James's Portrait of a Lady

November 4: Henry James's The Portrait of a Lady was published on this day in 1881. Many commentators regard the novel as the best of his early works, Isabel Archer one of his most engaging heroines. In his preface to the 1908 New York edition, James discusses one passage from the novel at length, because it is "obviously the best thing in the book" and "a supreme illustration of the general plan" by which he hoped to achieve his distinctive style of "psychological realism." The passage in question is Chapter 42, in which Isabel stays up long after her husband, now revealed to her as unsuitable and reprehensible, has gone to bed. In meditative free-fall, she scans the events and emotions of recent months and years, hoping to understand how she could have arrived at such a bad match:

It was as if he had had the evil eye; as if his presence were a blight and his favour a misfortune. Was the fault in himself, or only in the deep mistrust she had conceived for him? This mistrust was the clearest result of their short married life; a gulf had opened between them over which they looked at each other with eyes that were on either side a declaration of the deception suffered. It was a strange opposition, of the like of which she had never dreamed—an opposition in which the vital principle of the one was a thing of contempt to the other. It was not her fault—she had practised no deception; she had only admired and believed. She had taken all the first steps in the purest confidence, and then she had suddenly found the infinite vista of a multiplied life to be a dark, narrow alley, with a dead wall at the end. Instead of leading to the high places of happiness, from which the world would seem to lie below one, so that one could look down with a sense of exaltation and advantage, and judge and choose and pity, it led rather downward and earthward, into realms of restriction and depression, where the sound of other lives, easier and freer, was heard as from above, and served to deepen the feeling of failure.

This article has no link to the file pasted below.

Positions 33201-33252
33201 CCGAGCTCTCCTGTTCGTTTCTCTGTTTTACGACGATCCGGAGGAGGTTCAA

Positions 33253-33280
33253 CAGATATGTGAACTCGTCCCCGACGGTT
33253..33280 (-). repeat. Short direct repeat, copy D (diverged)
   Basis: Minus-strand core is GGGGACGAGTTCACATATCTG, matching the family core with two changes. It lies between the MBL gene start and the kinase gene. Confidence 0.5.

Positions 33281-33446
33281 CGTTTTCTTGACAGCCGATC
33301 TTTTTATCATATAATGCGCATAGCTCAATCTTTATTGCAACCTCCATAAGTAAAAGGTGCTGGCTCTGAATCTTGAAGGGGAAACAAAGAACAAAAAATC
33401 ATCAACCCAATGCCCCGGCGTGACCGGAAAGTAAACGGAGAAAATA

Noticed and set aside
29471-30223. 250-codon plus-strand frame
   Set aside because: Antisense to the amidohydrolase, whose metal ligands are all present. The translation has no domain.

Sensitive to those critics who complained that there was not enough "story" in his novels, James defends his attempt to "show what an 'exciting' inward life may do for the person leading it even while it remains perfectly normal. …[The passage] is a representation simply of her motionlessly SEEING, and an attempt withal to make the mere still lucidity of her act as 'interesting' as the surprise of a caravan or the identification of a pirate."


Daybook is contributed by Steve King, who teaches in the English Department of Memorial University in St. John's, Newfoundland. His literary daybook began as a radio series syndicated nationally in Canada. He can be found online at todayinliterature.com.

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